The idea that human activity threatens nature, and that it is important to protect wild places, dates back to the dawn of the Industrial Revolution.
The possibilities of ‘more human than human’ artificial intelligence and the dangers of playing God and are not new – they’re the subjects of one of the world’s first science-fiction novels.
‘Dark Souls’ draws on the literary theme of the ‘last man’ that emerged from the work of French author Jean-Baptiste Cousin de Grainville and those inspired by him.
The doctor-turned-poet died 200 years ago.
Interviews with young hiloni, secular Israeli-Jews, shows many have complicated feelings about Palestinians.
That none of his collections were published in apartheid South Africa testifies to the police state’s censorship.
It’s not just a modern fad – plant-based diets have a long and colourful political past.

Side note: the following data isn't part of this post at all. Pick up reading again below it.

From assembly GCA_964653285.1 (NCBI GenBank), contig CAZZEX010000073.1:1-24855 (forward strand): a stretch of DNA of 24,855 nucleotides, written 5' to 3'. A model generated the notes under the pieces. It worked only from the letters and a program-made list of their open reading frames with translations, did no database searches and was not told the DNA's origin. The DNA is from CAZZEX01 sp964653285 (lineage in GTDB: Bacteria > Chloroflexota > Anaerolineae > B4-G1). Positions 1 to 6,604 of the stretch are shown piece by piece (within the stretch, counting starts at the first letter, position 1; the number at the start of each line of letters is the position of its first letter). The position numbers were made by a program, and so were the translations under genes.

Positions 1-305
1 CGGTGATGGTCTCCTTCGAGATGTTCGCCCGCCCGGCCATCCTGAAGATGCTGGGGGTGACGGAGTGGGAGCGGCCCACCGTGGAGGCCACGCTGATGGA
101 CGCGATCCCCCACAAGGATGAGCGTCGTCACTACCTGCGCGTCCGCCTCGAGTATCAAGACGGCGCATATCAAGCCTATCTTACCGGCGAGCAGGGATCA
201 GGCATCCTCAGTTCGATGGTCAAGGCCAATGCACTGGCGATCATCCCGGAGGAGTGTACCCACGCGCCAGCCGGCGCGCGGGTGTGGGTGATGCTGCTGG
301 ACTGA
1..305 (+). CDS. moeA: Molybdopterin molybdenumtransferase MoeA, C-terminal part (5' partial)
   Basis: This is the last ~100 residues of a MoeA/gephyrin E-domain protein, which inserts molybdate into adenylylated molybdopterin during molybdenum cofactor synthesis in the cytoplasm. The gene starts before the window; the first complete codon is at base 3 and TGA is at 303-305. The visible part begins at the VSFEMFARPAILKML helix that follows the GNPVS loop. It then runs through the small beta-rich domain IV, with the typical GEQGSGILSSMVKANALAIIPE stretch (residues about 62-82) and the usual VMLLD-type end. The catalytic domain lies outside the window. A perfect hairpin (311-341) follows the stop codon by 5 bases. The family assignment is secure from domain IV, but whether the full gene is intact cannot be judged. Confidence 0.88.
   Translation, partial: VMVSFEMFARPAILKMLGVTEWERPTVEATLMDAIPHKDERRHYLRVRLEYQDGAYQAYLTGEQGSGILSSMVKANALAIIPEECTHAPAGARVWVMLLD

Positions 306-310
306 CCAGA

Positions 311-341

Looking nostalgically to the past, a young architect sought to revive the building as a bulwark to the uncertainty of the Industrial Revolution.
Through his art and his travels, 19th-century French Romantic painter Eugène Delacroix sought to understand the chaos of an era he called ‘the century of unbelievable things.’
The Romantics - including poets William Blake and William Wordsworth - lived in the 18th century, but their passionate ideas about imagination and nature are still influential today.
The singer had Romantic notions in common with the poet – as well as with William Blake, Mary Shelley, and John Keats.
A volcanic eruption in 1815 triggered a year without a summer – prompting a flowering of nature writing that is all too relevant today.
Better to be deceived in your motivation than not to give to charity at all, or so the 18th-century Romantics would have it.